• Shale policy to be announced
  • Oil and Gas blocks under NELP to be cleared this year
  • Coal import in April-December at 100 mn tonnes, to rise to 185 mn tonnes
  • To encourage PPP projects along with Coal India.
  • Natural Gas Pricing Policy to be reviewed – to benefit ONGC, Reliance
  • Government approved discoms restructuring – states to be urged to sign MOU’s
  • Tax holiday for power plants extended to FY14
  • Regulatory authority to be set up for road sector
  • Rs 52.80 billion allocated to Department of Energy
  • Five LNG terminals in Dabhol will be operational in 2013-14

Higher freight rates may force a rethink on power plant location

The phased deregulation of diesel prices and its impact on railway freight rates may finally force India overhaul its policy for the power generation sector. Also anticipated is a change in how coal is consumed, which should prove to be a relief for the country’s clogged transport logistics.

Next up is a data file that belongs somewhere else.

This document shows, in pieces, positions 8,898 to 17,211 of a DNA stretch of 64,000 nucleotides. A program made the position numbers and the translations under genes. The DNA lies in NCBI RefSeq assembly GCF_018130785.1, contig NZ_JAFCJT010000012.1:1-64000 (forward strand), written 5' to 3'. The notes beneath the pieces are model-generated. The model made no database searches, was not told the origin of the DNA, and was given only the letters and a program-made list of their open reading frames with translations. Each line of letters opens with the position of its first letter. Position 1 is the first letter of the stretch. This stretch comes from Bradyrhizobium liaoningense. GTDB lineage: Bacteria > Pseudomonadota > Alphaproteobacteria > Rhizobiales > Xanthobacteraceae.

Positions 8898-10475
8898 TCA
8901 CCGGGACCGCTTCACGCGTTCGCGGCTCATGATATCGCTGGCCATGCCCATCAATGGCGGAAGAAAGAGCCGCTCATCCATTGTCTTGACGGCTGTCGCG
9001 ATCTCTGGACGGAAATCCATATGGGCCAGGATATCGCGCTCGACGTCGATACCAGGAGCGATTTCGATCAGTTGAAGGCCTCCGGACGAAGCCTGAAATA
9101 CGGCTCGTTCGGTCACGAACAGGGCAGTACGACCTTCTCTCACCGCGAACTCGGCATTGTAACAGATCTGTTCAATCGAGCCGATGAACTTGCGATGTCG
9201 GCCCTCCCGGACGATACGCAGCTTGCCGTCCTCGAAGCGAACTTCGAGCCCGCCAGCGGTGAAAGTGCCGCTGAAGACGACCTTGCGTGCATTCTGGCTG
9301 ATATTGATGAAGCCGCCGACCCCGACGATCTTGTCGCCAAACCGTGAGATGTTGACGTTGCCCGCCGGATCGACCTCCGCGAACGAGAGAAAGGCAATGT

On Tuesday, the Rail Minister announced a 5.5 per cent hike in coal freight (from April 1) from an average of Rs 701 a tonne in 2012-13 to about Rs 740 a tonne in 2013-14. This will mark a 20 per cent rise in average freight cost of coal from March 31, 2012 (Rs 617 a tonne).

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Coal is still under-priced

The pricing of coal is now done on gross calorific value basis (GCV) replacing the earlier system of useful heat value (UHV).

This revision in GCV is likely to increase domestic coal prices to some extent, but domestic thermal coal continues to be under-priced.

Currently, there is a wide gap between domestic and imported coal prices of similar calorific value.

The Indian coal price is just 30 per cent of Indonesian or Australian coal.

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Economic Survey 2013: Fast-track green approvals for 795 MT coal output in 2012-17